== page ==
Implementing a TMS for Cash Optimisation
by Kurt Briggs, Manager, Cash Management, WellPoint, Inc.
WellPoint operates a centralised group treasury, divided into different functional areas. As the company is the result of several mergers, however, our business organisation and processes are complex, with over 100 operating companies, some of which were state-regulated and some unregulated. At the time of the merger between WellPoint and Anthem, we had two separate cash management functions, we had disparate account structures and ways of managing cash, and we wanted to integrate these into a single cash desk. Although we had a single treasury management system (TMS) in place, this was an old system that no longer supported the evolving needs of the firm; furthermore, the system was no longer supported by the original vendor. We did not consider it feasible to build our own replacement TMS; however, we needed to find a way to manage our business objectives and produce the large number of automated reports on which we relied.
We were seeking a vendor who could flex the system according to our needs and a strong customer support team who would help us optimise our use of the system.
Consequently, we took the decision to implement a new TMS that would help us to achieve greater cohesion across our treasury and cash management activities. The system needed to be capable of handling our data volumes, both now and in the future, and have the necessary sophistication to manage our cash management requirements, whilst remaining within our budgetary objectives. In addition, we were seeking a vendor who could flex the system according to our needs as they change over time, and a strong customer support team who would help us optimise our use of the system.
We went through a structured selection process for a new system. The first task was to outline our requirements by mapping our current processes. This formed the basis of a Request for Information/ Request for Proposal (RFP) which we sent to the well-known vendors providing TMS solutions. We scored the RFP according to weightings we had determined internally and on the basis of these results, we invited three suppliers to demonstrate their products. We set additional criteria for these demonstrations, and pursued reference checks before making a final selection.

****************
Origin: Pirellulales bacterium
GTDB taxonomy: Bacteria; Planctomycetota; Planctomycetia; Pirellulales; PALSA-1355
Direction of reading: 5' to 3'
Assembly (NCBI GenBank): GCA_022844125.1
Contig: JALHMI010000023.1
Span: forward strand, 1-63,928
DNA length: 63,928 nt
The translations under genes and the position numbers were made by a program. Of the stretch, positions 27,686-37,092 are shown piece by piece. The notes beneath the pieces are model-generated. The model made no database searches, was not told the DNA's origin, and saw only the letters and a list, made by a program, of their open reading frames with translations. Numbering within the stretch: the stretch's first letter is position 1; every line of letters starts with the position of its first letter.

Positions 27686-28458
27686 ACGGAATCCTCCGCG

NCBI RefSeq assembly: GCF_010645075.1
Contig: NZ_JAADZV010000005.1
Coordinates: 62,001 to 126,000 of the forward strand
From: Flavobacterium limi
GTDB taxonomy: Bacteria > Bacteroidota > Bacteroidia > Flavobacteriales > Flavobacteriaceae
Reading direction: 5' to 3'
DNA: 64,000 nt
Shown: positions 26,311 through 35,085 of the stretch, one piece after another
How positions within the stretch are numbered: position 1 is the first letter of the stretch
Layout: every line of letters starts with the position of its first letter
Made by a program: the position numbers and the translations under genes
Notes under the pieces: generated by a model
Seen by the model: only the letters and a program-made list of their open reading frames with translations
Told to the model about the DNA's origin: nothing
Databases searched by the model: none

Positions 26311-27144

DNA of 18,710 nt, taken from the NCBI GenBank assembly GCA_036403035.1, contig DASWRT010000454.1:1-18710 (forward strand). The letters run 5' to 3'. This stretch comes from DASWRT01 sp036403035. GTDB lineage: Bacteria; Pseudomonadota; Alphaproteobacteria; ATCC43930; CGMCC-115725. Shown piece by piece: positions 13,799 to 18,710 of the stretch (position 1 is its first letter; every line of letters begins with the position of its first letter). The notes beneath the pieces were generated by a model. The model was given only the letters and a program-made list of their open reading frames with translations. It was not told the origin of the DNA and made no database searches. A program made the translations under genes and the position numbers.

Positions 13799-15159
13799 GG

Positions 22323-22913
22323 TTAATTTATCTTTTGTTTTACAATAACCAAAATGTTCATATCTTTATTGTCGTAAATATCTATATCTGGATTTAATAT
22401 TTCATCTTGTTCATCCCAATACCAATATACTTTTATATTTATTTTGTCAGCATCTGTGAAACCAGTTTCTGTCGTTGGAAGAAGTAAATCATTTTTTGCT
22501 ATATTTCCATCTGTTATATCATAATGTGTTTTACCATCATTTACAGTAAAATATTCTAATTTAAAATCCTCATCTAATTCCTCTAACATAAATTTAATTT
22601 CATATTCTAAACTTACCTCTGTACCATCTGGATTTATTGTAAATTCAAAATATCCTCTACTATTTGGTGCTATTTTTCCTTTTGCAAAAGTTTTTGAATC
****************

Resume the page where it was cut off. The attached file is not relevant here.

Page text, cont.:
Selecting a vendor
Our decision was ultimately based on the TMS’ functional suitability and its ability to establish cohesive business processes, the supplier’s ability to support and maintain the system in the future and the strength of the reference checks. In addition, we opted for an ASP (application service provider) solution due to a scarcity in internal IT resources. We engaged our procurement department as part of the short-listing, selection and negotiation phases of the project to ensure that we complied with company guidelines on IT procurement. Once a vendor had been chosen, negotiation of price and contractual terms was undertaken directly by procurement, supported by treasury to ensure that the business requirements were satisfied.
While the pricing and contractual negotiations were under way, we were able to put together our data tables, coding structures etc. in preparation for the implementation. Consequently, we were well-prepared by the time we started to implement the new TMS. Having implemented other TMS solutions in previous roles, we had some experience of this type of project, and we implemented the new system in around nine months.
Even with advanced preparation, there were some challenges and manual workarounds. These have since been addressed and subsequently our use of the system has become more efficient. For example, there were some functional deficiencies in the TMS. What was apparent to us was that it is not necessarily straightforward to implement a system designed for the European market into a site in the United States, and vice versa. For example, in Europe, there is no concept of float, so a system designed for European customers needs to be adapted to support US cash management needs; similarly, a US-based system needs the capability to back-date transactions when implemented in Europe. Furthermore, we found that a system that builds balances by aggregating transactions has some problems in the United States: there needs to be a fixed take-on balance for take-on of a new system.
We have been successful in achieving our project objectives, and we have automated the integration of relevant information both into and out of the TMS, such as bank statement reporting, payments, debt/investment forecasting etc. We invest surplus cash through a portal, which we were also able to integrate with the TMS, and an interface is in place between the TMS and our general ledger system.
Since implementing the system a year ago, we have been able to change our concentration account structure so we now have a single concentration bank for cash management, which has led to savings for payment file transfers, and a greater ability to transfer funds between group entities as book entries rather than wire transfers. We now have a single cash desk that manages the group’s cash in a consistent fashion, so we are better able to focus on optimising our investment strategy as opposed to managing cash flow.